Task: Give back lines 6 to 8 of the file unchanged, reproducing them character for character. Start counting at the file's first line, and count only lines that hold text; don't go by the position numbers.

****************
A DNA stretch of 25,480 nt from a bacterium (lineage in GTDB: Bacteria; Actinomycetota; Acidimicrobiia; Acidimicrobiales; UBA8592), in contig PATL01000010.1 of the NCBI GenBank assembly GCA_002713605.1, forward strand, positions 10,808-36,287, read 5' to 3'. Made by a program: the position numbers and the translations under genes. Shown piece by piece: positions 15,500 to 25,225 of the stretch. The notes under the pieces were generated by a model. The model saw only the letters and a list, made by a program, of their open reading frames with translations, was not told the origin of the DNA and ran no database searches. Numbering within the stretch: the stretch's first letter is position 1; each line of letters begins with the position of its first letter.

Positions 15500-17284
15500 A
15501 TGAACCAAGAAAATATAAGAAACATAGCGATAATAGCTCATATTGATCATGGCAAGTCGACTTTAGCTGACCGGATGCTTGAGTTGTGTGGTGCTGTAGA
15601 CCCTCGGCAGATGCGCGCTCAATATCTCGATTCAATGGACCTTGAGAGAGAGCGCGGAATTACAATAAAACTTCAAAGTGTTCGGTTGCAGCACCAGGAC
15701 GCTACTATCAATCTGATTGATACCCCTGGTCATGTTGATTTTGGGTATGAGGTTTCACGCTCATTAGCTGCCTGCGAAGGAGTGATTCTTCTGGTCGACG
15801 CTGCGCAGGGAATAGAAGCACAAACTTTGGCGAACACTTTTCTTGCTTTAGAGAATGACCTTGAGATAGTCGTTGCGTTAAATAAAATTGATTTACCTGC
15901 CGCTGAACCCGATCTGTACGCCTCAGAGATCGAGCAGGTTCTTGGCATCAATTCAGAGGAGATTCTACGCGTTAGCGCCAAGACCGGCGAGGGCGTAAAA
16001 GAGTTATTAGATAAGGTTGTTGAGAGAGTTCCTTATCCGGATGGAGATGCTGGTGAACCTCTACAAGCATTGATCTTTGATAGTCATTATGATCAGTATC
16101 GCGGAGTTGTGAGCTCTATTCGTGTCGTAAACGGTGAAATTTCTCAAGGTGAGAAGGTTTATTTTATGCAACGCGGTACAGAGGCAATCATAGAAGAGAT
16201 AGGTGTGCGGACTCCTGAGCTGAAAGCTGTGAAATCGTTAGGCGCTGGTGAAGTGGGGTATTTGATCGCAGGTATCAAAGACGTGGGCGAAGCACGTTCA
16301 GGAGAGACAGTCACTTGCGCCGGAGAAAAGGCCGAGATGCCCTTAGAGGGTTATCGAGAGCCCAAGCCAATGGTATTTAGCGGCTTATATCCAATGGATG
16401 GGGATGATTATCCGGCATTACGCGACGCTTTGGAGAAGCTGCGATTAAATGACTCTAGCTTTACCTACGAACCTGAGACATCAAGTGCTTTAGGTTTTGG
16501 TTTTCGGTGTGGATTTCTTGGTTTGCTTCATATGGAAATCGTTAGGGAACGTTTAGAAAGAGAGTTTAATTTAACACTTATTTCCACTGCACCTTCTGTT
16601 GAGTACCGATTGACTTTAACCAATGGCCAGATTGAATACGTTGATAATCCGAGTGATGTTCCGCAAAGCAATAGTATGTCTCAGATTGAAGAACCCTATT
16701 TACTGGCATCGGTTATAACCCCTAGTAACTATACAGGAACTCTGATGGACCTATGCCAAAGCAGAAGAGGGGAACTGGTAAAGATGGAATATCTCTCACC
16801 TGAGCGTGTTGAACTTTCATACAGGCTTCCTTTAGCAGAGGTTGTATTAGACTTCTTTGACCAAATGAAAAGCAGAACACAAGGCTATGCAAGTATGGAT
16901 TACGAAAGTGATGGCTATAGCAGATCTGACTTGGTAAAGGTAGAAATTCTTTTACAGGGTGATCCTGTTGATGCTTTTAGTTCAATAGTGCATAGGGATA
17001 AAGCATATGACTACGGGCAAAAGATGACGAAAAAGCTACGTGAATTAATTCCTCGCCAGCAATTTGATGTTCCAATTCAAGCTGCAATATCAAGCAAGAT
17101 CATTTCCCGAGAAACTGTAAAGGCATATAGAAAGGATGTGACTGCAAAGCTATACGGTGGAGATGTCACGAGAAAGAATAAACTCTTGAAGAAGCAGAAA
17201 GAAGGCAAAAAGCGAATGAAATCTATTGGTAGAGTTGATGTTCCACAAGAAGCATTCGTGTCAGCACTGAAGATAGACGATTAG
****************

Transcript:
15701 GCTACTATCAATCTGATTGATACCCCTGGTCATGTTGATTTTGGGTATGAGGTTTCACGCTCATTAGCTGCCTGCGAAGGAGTGATTCTTCTGGTCGACG
15801 CTGCGCAGGGAATAGAAGCACAAACTTTGGCGAACACTTTTCTTGCTTTAGAGAATGACCTTGAGATAGTCGTTGCGTTAAATAAAATTGATTTACCTGC
15901 CGCTGAACCCGATCTGTACGCCTCAGAGATCGAGCAGGTTCTTGGCATCAATTCAGAGGAGATTCTACGCGTTAGCGCCAAGACCGGCGAGGGCGTAAAA